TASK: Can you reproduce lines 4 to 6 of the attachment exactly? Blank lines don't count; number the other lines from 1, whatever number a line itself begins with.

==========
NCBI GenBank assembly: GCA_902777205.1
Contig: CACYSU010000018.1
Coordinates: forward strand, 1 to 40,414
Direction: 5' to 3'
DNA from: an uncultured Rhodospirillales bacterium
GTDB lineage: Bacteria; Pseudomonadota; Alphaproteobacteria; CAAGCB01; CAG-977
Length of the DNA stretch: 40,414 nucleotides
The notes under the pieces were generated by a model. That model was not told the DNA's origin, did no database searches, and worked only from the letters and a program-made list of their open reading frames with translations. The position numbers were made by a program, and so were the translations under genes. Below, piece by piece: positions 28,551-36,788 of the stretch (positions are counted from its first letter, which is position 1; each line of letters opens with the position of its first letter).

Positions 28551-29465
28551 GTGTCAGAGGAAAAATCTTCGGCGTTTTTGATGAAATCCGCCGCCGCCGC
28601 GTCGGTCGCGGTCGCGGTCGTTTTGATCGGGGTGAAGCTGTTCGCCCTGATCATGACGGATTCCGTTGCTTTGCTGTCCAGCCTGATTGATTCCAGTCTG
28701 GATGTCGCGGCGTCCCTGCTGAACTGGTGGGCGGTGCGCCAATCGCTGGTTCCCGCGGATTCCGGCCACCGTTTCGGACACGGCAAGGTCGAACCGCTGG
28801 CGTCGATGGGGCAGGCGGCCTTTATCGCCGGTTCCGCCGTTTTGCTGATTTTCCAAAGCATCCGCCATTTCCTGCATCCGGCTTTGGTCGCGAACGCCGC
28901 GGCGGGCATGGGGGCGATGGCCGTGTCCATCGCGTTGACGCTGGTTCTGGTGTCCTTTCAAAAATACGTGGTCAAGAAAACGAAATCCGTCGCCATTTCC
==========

Direction: 5' to 3'
DNA from: an uncultured Rhodospirillales bacterium
GTDB lineage: Bacteria; Pseudomonadota; Alphaproteobacteria; CAAGCB01; CAG-977